Stand Out:  I’m not telling you anything you don’t’ already know when I say that the job market is tough these days.  Finding a job will not be easy, but if you’re creative, you have a much better chance at landing a great job.  The key is to find a way to stand out.  This doesn’t mean calling the HR Director everyday for two months (a sure-fire way to get your name permanently removed from consideration, by the way).  It means being tactical and persistent, and whenever possible, having someone on the inside to help you.

One suggestion I have is to join groups or associations in the field you want to be in.  And don’t just send in your dues, participate!  Be active.  Being a member is not enough.  Volunteer your time and get involved with the association.  The friends you make are the people that can get you in the door.

Get involved with your local Embry-Riddle alumni chapter (even if you’re still in school).

One thing you don’t want to do is hand your new-found friends a resume on your first or second meeting.  Be genuine.  Be passionate about aviation/aerospace and be curious about what they do.  Ask them where they work and about their positions.  Listen and engage.  Desperation is not becoming, but common interests and passions are.  Give your relationship time to develop.  There will come a time when they will ask what you do or what you want to do.

Whether you are looking for a job, finding new customers or looking to get the best deal – people like to do business with people they like and trust.  I used to think “networking” was just a fancy term for people to go drink, hang around and talk about whatever – but not necessarily business.  Now I realize that networking is the critical foundation for how business gets done.  You do business with the people you like and trust.  You get a job from the people that like you and trust you.  So let your hair down, put the resumes away and go make some friends… lots and lots of friends.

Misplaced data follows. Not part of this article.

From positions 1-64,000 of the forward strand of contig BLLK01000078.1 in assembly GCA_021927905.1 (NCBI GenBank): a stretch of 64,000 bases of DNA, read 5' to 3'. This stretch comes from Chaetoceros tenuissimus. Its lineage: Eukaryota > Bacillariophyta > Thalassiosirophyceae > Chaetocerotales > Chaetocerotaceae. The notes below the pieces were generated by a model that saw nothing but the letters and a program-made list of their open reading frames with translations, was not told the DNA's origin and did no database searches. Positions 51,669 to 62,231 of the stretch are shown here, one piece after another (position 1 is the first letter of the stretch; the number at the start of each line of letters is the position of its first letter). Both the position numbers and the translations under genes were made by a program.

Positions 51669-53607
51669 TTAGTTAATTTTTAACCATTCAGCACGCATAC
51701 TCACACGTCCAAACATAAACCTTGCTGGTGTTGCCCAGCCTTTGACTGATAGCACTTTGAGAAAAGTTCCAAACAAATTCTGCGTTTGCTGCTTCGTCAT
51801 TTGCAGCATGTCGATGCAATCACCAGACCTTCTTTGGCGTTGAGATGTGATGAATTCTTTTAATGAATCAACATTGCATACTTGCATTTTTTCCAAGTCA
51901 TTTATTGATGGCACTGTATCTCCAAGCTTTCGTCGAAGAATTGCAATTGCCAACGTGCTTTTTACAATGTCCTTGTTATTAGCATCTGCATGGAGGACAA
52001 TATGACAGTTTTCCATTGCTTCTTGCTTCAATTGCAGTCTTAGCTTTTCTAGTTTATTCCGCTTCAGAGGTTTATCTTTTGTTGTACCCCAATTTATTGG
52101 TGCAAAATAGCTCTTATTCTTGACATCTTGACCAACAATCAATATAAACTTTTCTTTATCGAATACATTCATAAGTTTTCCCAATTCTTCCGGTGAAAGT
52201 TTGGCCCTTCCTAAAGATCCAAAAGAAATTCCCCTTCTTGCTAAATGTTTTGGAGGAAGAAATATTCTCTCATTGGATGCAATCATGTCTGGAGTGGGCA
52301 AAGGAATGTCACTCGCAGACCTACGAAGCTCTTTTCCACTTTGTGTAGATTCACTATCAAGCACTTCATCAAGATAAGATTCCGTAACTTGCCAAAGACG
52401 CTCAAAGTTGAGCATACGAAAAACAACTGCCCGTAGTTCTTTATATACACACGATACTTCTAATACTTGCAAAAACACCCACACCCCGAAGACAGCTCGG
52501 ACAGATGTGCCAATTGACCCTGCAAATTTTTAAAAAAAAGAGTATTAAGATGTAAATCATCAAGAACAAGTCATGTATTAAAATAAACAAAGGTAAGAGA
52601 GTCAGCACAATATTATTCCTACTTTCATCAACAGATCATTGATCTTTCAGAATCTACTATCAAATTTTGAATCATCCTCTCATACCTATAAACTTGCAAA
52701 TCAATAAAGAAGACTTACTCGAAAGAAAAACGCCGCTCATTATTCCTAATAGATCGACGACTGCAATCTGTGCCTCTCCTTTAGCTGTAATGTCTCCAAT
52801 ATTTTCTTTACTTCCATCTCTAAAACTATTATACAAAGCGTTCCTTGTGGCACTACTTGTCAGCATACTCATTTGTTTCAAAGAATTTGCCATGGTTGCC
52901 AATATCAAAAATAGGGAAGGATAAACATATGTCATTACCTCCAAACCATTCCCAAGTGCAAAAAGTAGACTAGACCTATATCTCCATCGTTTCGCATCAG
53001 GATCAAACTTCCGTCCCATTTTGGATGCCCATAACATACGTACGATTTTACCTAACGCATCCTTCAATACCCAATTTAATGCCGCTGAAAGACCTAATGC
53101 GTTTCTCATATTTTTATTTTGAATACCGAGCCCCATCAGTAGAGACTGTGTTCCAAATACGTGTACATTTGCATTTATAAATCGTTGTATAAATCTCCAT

About Kandi Spangler:

Ms. Spangler joined Jet Support Services, Inc. in 2006 as JSSI®’s Midwest Sales Representative and in September 2009, she was promoted to Director of Marketing. In January 2010, she was promoted to her current position.

Ms. Spangler is responsible for all marketing for the company, including trade shows, advertising, collateral, market research and direct mail and phone campaigns.  Her mission is to gain the mindshare of decision makers, existing clients and key influencers that result in new sales and/or customer satisfaction.

Previously, Ms. Spangler held various sales positions in the aircraft charter and management industry, working for The Air Group, Inc. in their Los Angeles and Chicago locations.  Prior to The Air Group, she held positions in flight operations and crew management at NetJets.

Ms. Spangler has a B.S. in Aviation Business Administration from Embry-Riddle Aeronautical University. She currently serves on the National Business Aviation Association’s Access Committee, and is member of the Experimental Aircraft Association (EAA) and International Aerobatic Club (IAC).  She is an avid pilot and owns a Cessna 182 based at Rocky Mountain Metropolitan Airport (KBJC).